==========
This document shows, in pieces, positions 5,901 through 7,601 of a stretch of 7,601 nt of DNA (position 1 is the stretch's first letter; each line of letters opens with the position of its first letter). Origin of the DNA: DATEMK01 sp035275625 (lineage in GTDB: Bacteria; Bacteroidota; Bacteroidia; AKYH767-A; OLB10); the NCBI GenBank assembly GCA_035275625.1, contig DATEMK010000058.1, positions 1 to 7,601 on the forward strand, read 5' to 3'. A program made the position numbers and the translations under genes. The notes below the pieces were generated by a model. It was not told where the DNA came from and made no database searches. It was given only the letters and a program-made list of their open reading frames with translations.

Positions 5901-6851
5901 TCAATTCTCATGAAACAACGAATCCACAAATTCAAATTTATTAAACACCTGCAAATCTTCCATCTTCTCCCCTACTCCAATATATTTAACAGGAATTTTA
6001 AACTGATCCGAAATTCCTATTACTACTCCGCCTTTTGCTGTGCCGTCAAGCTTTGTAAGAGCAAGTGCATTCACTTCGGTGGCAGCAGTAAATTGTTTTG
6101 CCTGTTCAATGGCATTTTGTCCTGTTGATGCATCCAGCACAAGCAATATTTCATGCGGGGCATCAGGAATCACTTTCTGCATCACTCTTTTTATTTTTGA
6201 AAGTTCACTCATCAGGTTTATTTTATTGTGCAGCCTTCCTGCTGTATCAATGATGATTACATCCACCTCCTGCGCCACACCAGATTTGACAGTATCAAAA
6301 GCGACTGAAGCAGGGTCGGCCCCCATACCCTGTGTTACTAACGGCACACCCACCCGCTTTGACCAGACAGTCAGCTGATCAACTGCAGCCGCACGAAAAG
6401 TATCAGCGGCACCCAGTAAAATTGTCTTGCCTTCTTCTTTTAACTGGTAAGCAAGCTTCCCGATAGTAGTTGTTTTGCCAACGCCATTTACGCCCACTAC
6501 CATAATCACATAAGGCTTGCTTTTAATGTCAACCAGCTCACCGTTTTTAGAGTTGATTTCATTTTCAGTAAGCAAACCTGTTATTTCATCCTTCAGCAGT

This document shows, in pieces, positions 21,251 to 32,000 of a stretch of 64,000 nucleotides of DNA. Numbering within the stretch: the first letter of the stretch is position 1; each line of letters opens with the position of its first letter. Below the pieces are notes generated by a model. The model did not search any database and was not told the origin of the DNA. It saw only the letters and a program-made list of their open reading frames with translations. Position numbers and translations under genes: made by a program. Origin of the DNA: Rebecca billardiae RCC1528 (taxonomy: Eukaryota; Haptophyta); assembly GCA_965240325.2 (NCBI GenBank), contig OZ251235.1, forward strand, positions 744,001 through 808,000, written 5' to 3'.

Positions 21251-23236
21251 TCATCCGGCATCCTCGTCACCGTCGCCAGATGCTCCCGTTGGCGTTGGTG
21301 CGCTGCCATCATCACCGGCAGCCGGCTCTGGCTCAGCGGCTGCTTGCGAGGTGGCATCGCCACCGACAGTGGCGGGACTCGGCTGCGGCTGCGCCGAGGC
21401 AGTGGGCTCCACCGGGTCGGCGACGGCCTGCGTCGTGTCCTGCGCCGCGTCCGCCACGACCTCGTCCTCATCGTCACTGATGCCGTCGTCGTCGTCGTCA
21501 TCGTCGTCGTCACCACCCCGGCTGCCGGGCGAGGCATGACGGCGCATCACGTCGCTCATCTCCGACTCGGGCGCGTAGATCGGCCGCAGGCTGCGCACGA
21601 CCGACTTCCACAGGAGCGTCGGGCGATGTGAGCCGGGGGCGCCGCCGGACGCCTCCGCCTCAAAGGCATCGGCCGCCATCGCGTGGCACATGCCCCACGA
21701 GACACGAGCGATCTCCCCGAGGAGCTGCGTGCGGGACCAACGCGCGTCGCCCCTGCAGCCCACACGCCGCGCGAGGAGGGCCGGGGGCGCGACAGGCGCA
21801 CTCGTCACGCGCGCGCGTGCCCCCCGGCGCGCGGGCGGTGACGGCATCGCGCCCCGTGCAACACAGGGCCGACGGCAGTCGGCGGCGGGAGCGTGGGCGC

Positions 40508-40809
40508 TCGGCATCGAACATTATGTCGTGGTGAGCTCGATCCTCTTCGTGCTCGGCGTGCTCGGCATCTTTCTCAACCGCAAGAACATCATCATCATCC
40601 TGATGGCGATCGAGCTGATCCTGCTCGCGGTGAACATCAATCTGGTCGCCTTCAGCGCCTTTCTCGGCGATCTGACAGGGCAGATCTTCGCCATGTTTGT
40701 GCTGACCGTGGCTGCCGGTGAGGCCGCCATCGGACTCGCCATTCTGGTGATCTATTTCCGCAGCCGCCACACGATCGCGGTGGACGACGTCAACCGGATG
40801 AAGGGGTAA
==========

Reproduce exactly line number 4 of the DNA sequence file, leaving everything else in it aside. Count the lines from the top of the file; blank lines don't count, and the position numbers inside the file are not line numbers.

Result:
6001 AACTGATCCGAAATTCCTATTACTACTCCGCCTTTTGCTGTGCCGTCAAGCTTTGTAAGAGCAAGTGCATTCACTTCGGTGGCAGCAGTAAATTGTTTTG